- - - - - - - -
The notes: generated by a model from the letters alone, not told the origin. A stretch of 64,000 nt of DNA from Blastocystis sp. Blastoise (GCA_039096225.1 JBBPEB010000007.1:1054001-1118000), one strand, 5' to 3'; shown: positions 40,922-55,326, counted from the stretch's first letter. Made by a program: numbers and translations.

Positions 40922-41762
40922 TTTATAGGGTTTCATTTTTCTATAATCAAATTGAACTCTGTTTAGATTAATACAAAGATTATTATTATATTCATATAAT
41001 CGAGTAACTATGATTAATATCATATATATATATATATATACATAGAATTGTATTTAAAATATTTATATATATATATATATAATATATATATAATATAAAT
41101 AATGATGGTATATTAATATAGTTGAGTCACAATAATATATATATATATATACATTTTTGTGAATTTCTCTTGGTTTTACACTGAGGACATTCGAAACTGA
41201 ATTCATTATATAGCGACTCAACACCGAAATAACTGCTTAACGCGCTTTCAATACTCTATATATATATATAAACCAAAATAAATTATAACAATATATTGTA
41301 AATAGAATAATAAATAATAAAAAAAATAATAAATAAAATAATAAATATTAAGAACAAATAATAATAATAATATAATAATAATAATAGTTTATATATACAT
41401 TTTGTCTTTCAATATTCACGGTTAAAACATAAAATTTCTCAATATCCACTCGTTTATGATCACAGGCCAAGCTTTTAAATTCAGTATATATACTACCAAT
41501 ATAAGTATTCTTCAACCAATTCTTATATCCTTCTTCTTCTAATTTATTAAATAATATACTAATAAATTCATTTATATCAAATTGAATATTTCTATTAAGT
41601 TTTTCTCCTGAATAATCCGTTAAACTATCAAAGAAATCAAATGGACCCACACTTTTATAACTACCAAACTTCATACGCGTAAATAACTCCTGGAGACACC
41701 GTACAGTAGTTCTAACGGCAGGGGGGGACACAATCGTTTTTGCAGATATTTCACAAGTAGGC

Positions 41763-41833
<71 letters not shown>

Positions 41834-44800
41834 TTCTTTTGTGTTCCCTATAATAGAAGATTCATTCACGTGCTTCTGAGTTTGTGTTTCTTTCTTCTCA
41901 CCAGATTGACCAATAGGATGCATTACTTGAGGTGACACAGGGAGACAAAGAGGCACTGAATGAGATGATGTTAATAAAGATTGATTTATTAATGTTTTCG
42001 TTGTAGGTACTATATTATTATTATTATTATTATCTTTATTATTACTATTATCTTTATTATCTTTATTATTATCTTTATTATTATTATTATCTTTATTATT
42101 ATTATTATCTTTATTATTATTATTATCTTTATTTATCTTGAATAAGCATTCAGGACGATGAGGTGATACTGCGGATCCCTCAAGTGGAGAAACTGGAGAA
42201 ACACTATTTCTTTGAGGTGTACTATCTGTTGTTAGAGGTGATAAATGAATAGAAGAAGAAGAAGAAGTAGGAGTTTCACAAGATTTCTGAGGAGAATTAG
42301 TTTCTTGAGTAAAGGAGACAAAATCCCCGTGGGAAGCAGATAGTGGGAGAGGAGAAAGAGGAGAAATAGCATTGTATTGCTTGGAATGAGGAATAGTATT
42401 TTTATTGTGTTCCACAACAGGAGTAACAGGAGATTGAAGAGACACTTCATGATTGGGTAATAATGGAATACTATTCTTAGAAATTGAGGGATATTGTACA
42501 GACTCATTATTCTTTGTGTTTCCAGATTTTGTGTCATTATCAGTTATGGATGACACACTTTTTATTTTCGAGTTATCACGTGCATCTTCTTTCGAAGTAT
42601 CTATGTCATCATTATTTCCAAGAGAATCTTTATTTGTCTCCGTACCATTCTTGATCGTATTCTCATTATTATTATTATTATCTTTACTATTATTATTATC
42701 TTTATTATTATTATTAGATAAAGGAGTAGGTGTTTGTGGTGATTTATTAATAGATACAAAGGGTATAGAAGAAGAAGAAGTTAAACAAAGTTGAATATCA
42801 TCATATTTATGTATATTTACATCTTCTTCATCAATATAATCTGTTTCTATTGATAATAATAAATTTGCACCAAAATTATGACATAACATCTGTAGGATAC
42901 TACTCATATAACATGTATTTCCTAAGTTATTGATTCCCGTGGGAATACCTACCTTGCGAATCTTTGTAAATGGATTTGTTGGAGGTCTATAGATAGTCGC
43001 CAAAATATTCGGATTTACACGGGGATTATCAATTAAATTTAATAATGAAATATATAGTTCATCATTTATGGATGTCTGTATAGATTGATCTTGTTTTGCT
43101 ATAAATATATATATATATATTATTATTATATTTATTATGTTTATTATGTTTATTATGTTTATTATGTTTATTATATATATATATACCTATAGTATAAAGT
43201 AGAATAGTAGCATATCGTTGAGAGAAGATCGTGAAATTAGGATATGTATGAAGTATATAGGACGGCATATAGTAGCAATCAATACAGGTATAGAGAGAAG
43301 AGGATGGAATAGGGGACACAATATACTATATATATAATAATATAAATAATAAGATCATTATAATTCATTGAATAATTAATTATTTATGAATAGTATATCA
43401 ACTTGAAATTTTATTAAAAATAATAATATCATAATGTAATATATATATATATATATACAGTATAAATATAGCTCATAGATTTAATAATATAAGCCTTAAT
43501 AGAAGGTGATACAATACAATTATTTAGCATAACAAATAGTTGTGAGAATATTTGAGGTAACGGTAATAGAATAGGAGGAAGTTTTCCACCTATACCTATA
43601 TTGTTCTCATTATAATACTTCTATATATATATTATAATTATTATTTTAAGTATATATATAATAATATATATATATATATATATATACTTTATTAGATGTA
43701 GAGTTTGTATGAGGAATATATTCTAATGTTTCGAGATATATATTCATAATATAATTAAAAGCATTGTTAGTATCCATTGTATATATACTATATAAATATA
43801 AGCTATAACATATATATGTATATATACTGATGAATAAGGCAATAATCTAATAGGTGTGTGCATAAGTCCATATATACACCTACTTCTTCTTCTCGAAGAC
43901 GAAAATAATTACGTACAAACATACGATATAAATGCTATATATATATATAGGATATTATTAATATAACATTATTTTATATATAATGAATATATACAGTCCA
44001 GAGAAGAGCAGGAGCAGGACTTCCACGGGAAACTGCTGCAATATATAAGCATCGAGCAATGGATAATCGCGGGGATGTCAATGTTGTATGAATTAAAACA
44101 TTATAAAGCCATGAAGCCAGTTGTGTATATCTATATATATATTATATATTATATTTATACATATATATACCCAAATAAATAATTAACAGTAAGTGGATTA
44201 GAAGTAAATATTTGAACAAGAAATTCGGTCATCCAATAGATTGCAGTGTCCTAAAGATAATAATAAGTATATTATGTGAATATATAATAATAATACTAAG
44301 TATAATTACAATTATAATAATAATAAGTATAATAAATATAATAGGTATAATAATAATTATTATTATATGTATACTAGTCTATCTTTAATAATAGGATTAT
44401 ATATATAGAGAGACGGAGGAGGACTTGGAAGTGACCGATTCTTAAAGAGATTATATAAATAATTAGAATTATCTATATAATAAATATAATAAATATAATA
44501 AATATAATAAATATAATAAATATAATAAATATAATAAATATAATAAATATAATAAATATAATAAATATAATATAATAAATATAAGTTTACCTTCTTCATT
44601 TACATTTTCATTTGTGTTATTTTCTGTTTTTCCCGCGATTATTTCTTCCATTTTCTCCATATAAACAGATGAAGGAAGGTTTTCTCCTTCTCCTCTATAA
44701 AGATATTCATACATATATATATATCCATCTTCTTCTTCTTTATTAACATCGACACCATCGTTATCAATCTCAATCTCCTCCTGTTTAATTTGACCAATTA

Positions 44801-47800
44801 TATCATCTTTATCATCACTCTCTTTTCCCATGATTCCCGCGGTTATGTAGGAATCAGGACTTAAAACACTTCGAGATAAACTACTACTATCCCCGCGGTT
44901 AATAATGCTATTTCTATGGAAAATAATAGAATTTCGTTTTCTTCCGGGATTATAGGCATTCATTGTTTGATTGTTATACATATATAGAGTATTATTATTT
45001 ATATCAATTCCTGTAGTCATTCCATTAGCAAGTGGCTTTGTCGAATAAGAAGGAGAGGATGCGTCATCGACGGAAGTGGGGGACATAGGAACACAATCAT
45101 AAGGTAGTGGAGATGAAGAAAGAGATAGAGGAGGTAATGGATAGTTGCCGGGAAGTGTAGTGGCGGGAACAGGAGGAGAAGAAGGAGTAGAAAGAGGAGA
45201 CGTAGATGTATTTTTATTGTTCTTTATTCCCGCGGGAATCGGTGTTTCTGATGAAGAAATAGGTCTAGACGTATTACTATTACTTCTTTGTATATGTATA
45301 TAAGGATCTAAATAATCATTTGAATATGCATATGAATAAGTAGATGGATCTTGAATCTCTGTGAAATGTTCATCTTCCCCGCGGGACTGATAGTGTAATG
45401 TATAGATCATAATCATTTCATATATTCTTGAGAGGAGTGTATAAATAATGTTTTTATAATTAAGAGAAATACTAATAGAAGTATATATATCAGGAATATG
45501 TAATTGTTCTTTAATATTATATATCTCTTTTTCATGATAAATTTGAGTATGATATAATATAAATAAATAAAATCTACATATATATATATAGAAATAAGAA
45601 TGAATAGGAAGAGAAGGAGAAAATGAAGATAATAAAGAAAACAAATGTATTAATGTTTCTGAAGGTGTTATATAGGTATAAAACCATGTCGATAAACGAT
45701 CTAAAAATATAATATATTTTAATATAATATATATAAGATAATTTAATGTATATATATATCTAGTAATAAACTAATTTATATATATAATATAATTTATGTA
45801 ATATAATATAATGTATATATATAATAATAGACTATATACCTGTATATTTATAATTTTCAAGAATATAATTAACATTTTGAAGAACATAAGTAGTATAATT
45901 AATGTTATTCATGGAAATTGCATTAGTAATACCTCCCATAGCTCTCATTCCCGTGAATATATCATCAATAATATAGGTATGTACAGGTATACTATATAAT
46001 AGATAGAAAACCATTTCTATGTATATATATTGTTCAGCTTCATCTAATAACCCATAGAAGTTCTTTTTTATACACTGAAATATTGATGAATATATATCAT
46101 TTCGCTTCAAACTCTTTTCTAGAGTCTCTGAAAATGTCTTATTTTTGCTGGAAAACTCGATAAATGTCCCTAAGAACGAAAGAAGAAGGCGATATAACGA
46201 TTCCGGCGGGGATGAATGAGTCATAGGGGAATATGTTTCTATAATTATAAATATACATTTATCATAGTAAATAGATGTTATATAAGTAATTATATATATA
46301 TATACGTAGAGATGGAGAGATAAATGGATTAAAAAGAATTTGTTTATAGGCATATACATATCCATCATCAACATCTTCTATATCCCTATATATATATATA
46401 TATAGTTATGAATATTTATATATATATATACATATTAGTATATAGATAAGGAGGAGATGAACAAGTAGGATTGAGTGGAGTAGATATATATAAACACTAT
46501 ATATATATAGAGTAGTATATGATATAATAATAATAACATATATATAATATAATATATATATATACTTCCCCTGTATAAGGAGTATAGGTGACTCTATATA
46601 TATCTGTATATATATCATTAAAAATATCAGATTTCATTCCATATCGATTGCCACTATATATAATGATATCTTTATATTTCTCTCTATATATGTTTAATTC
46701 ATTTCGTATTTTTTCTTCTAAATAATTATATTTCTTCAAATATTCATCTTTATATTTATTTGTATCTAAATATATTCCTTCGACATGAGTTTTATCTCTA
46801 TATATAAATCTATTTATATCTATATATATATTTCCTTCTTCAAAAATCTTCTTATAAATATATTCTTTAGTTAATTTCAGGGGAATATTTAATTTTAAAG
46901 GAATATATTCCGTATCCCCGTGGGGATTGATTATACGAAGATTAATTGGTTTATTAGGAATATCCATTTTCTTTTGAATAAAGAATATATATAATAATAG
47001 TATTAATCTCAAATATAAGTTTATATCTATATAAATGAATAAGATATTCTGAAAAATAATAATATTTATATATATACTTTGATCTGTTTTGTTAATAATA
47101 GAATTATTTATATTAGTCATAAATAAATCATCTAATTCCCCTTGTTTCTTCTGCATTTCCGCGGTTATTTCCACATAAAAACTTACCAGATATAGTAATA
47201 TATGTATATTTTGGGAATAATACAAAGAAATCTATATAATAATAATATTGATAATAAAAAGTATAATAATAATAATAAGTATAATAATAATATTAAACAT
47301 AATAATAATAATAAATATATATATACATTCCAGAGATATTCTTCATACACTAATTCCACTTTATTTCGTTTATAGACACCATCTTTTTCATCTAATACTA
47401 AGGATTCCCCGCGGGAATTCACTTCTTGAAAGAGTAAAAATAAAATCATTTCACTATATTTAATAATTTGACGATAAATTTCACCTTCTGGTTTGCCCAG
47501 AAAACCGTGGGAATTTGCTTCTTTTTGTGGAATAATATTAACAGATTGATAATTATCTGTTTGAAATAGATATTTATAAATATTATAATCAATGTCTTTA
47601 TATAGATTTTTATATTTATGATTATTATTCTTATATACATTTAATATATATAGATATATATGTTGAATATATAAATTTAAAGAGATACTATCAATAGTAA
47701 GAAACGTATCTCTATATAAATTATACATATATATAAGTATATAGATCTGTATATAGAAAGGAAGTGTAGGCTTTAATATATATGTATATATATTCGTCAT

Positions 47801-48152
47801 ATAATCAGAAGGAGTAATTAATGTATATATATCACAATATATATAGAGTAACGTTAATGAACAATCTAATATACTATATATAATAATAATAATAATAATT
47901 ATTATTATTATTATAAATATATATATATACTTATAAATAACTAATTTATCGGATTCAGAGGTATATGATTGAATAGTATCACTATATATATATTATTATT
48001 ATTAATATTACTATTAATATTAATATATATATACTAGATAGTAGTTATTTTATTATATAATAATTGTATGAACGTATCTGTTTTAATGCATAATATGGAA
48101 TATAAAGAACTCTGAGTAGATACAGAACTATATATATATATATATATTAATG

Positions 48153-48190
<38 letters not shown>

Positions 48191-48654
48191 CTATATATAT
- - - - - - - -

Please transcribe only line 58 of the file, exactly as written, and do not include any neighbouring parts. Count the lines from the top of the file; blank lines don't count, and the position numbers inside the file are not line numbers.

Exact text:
46001 AGATAGAAAACCATTTCTATGTATATATATTGTTCAGCTTCATCTAATAACCCATAGAAGTTCTTTTTTATACACTGAAATATTGATGAATATATATCAT